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Report Calls for Fairness in Student Fees and University Funding

Halifax, N.S. —Nova Scotia’s universities must be funded more fairly based on students’ and the Province’s ability to pay, says a report released today by StudentsNS. The report, “Fairness in Nova Scotia University Funding: Who Pays and How Much?” recommends linking students’ tuition to their ability to find jobs and supporting education quality through stable and predictable university funding.

“Students and grads are facing high unemployment and falling earnings, even though in the next decade 70% of new jobs will require a post-secondary credential”, said StudentsNS Executive Director, Jonathan Williams. “If you add to this the fact that Nova Scotia students have among the world’s highest debt levels, we can’t afford higher and higher tuition.”

“Our economy clearly needs post-secondary graduates, but this report shows the personal returns for grads are declining”, said Kyle Power, StudentsNS Chair. “We can’t continue shifting university costs onto students.”

StudentsNS recommends that tuition be frozen at 0% growth, which is a real tuition reduction relative to inflation, until the difference between the employment rates for 20-24 year-olds and the rest of the workforce returns to pre-recession levels. When youth employment recovers, tuition growth would be frozen at inflation. The report recommends that government funding to universities grow at the rate of provincial economic growth (2.3% nominal growth expected in 2013).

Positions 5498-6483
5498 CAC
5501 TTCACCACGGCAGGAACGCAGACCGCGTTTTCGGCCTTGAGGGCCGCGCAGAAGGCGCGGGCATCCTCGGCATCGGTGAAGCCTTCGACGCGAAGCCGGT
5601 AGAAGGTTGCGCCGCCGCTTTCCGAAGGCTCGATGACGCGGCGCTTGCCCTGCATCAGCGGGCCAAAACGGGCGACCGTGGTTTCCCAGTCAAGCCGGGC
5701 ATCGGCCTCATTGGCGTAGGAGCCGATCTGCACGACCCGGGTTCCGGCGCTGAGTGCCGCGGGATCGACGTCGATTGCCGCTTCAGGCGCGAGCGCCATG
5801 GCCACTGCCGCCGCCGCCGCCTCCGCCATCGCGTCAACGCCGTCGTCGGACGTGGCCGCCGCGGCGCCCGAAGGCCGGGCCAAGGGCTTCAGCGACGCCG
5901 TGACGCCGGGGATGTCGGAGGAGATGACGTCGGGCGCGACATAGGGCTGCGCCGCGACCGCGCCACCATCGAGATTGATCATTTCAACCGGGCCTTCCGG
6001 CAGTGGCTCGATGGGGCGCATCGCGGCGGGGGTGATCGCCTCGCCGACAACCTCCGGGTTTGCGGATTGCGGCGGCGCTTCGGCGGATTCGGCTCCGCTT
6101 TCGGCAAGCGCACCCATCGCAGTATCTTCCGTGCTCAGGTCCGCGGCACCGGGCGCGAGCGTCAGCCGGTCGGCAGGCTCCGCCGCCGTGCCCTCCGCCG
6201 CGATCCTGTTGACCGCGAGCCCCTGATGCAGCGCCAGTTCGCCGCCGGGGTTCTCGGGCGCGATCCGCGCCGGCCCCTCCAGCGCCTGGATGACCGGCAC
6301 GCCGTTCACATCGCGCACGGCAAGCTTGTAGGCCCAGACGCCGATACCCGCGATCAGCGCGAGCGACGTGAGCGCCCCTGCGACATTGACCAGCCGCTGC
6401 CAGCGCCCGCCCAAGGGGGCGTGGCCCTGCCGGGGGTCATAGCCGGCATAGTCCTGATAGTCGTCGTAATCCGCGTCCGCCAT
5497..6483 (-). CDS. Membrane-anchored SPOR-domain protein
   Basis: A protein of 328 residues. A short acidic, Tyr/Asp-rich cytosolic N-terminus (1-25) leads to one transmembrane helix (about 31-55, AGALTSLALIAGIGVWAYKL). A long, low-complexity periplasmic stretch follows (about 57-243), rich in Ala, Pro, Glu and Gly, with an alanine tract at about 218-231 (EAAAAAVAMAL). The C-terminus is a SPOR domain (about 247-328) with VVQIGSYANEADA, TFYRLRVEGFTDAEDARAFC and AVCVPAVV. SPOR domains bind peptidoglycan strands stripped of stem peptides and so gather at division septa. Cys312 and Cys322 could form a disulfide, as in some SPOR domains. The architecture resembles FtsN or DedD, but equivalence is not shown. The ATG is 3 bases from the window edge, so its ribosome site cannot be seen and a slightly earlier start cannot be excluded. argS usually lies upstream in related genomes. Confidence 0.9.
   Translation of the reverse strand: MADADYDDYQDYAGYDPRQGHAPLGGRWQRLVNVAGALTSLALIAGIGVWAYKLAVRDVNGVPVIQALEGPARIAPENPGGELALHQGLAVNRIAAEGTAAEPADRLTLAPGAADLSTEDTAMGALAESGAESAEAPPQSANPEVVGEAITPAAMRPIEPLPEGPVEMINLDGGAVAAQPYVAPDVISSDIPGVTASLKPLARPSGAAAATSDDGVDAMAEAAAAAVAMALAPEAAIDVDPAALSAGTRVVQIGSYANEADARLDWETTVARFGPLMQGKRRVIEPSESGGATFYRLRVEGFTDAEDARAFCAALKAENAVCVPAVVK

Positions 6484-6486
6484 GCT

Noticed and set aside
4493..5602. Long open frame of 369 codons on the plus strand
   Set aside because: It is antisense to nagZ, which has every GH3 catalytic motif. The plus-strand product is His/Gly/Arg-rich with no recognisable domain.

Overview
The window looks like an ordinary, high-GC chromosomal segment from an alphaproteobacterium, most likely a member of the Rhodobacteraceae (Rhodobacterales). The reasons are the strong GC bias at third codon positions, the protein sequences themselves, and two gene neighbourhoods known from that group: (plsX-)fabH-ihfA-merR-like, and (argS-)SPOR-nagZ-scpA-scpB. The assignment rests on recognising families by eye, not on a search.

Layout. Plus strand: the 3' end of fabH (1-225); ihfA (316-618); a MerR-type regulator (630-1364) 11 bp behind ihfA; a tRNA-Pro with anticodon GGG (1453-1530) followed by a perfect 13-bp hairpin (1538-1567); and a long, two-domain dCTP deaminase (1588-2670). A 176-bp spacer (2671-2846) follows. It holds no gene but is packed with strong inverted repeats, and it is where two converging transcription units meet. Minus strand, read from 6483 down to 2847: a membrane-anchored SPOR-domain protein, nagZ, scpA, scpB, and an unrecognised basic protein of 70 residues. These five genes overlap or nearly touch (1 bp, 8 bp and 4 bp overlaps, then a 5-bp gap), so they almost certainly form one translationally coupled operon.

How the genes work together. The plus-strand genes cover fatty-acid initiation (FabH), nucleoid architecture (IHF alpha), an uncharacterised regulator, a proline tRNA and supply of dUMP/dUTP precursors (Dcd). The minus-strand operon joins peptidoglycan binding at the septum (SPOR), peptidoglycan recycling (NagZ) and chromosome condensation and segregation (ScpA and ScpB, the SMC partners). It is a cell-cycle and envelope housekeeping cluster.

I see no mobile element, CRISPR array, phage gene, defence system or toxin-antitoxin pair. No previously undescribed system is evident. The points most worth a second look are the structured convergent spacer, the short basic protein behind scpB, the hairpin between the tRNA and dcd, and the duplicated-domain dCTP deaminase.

“Provincial revenues generally grow at the same rate as the economy, so funding universities at this rate would reflect government’s ability to pay and ensure predictability for institutions,” said Bob Parker, author of the report and StudentsNS Director of Research. “This is a much more sustainable approach than in the past few years, as funding has been dramatically increased and then cut.”

The report’s other recommendations include: extending tuition regulation to international, medicine, law and dentistry students; full disclosure of estimated total program costs at admission; making the Nova Scotia University Student Bursary permanent and indexed to tuition; stricter rules around non-academic fees to guarantee student control; and common standards for financial reporting.

The report is the culmination of five months of research, including student consultations, interviews with key stakeholders and a review of university financial statements.

To access the report click here. For fact sheets summarizing some of the report findings click here.

Kate Elliot